I feel that there is an absence of an effective, approachable, relatable voice in wine who speaks to and connects with consumers. I want to be that voice. Through my virtual wine tastings and Los Angeles wine tastings featuring Black-owned wineries, I aim to accomplish that.
Whether you collect wine, belong to wine clubs, or you know nothing about wine except that you like to drink it, I am here to improve your wine drinking experience. My goal is to make wine approachable and conversational, to surprise and delight with unexpected, distinctive wine finds, and to give people knowledge (and confidence) about wine that can be used in their everyday lives, especially when it comes to wine tasting Los Angeles.
While I love being in a room of geeky wine nerds and talkin’ shop, my true love is talking to regular, good ‘ol fashioned wine drinkers about wine. Not wine educators, not wine writers, and not industry people. The wine industry is full of people that know A LOT about wine….almost too much. Keeping the wine conversation elevated and academic at all times is exhausting. Sometimes I just want to break bread and enjoy good juice in the glass. Don’t you?
When folks interact with me or my brand, I want them to walk away thinking to themselves, “That was so easy to understand. Why has no one else been able to share that with me in such an easy-to-understand way? If I keep doing this, I’m going to learn so much and have a good time doing it. Also, I’ll impress my friends when I drop some wine knowledge!”
Early on, I realized I had a knack for breaking down wine in a simple, easy-to-understand way. I found that few in my industry had both the knowledge AND the ability to do this. No wonder consumers think wine is so complicated. We’ve made it that way! This is not brain surgery. We should all be having fun, drinking unabashedly, and enjoying what’s in our glass.
We are living in an ever-changing world which means we have to be as fluid as the wine in our glass. Whether you’re organizing an event on behalf of a client, for your company, or to celebrate a special occasion, I can create an in-person wine experience to meet all your planning needs – and work with you to ensure your guest’s safety and comfort when it comes to wine tasting Los Angeles.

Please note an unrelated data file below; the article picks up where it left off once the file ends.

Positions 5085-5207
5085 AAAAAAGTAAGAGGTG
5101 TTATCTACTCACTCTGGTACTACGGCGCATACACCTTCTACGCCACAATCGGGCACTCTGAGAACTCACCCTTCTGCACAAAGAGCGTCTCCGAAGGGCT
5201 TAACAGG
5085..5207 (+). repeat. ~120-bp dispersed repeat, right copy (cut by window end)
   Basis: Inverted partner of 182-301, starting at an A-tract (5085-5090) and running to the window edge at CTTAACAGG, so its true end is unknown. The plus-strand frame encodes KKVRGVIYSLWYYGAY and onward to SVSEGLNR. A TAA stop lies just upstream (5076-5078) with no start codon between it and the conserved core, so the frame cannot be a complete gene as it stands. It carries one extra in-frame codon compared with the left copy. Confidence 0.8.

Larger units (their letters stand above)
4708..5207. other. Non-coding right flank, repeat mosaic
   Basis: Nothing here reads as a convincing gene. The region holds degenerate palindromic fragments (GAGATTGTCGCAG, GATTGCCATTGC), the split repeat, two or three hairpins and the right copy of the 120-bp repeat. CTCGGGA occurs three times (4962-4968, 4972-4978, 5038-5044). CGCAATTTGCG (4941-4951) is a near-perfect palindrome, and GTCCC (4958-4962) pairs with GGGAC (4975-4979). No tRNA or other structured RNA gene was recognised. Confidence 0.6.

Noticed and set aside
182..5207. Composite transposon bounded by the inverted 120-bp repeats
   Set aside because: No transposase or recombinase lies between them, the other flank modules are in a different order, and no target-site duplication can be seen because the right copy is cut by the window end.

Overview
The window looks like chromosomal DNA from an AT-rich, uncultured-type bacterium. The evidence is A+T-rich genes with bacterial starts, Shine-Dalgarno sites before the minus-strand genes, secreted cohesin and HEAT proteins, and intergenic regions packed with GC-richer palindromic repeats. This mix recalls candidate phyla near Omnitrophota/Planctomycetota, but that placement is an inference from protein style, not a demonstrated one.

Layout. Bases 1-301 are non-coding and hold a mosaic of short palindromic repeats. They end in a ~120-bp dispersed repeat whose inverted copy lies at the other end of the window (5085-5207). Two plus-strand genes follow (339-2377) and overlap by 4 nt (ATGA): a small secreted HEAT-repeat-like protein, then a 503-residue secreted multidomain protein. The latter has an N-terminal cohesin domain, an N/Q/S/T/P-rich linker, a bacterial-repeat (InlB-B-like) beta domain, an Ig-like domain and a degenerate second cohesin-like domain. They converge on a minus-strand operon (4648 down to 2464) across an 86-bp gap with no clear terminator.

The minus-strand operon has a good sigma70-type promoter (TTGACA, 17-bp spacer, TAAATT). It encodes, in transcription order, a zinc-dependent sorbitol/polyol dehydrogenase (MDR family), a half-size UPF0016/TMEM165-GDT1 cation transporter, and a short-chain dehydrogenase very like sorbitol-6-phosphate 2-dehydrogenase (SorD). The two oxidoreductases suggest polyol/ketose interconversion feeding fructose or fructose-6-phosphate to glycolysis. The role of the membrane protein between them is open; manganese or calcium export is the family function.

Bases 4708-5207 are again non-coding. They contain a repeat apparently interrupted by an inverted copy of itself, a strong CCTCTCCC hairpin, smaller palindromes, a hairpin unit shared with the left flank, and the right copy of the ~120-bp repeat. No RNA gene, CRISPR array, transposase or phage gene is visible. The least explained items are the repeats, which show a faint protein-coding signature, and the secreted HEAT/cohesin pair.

Host a live-action station during a cocktail hour or open your event with an ‘icebreaker’ such Guess the $100 Wine, a Prosecco vs. Champagne Taste-Off, or a Cali Cab Throwdown. If you’re looking for something a bit more structured, consider a food and wine pairing or a sommelier-led wine tasting. And for those planning an offsite retreat or conference, you can work with me to host and organize a wine tasting excursion where you can experience wine tasting Los Angeles or anywhere else in the world.
Whether you’re hosting a private tasting for 10 of your closest friends or organizing a large corporate tasting for a fortune 500 company, a virtual wine tasting is a shared sensory experience – and a guaranteed good time for all. Wine tasting education is also prioritized in each virtually guided experience to develop your confidence and knowledge of all things wine.
The ability to taste multiple wines in a guided tasting experience mimics a visit to your favorite tasting room! Virtual wine experiences are good for:
We are all looking for ways in which we can speak and live our values in our everyday life. I am an advocate in doing my part to create space for diversity and inclusion in the wine industry, particularly for Black, BIPOC, and underrepresented communities. Bringing awareness to finding and supporting Black-owned wineries has been important to me since I first started offering wine education and tasting experiences, and I’m eager to see more people discover these amazing, diverse Black-owned wineries. My website features a database (sorted by country and region) of Black-Owned wineries near you.
The issue: wine is not a space where people feel comfortable. The language and access around wine have been kept strictly with people in the wine world, people who grew up around wine, and people who had access to wine. I want to change that and welcome all who want to come to the table. EVERYONE’S voice and opinion are important. If you enjoy wine, you’re welcome at my table anytime!
A new month awaits, which means a new batch of wines for me to share with you for my Best Bottles: January Edition. This month we’re returning to the IG Live format to present the video portion of this post. I’ll be there tonight at 6pm (Pacific), where in 30 minutes or less I share with you a grouping of wines I’m enjoying this month. If you miss the IG Live, don’t fret, all the wine details are below and you can re-watch it on my IGTV channel.
Without further ado, I bring to you my best bottles for the month of January!
Ferrari is THE Italian sparkling wine house. Fun fact, Ferrari is the bubbly of choice for wedding toasts in Italy. It’s that classic and iconic of a brand. And more recently they kicked Champagne off the podium and is now the official toast and spray of Formula 1. This is a limited edition bottle that I believe they will produce annually for the Formula 1 race. In the bottle is their traditional method brut sparkler, made of 60% Pinot Noir and 40% Chardonnay. Ferrari sparkling wines are just so damn clean and are solid AF. Pretty much the most reliable sparkler out there IMHO.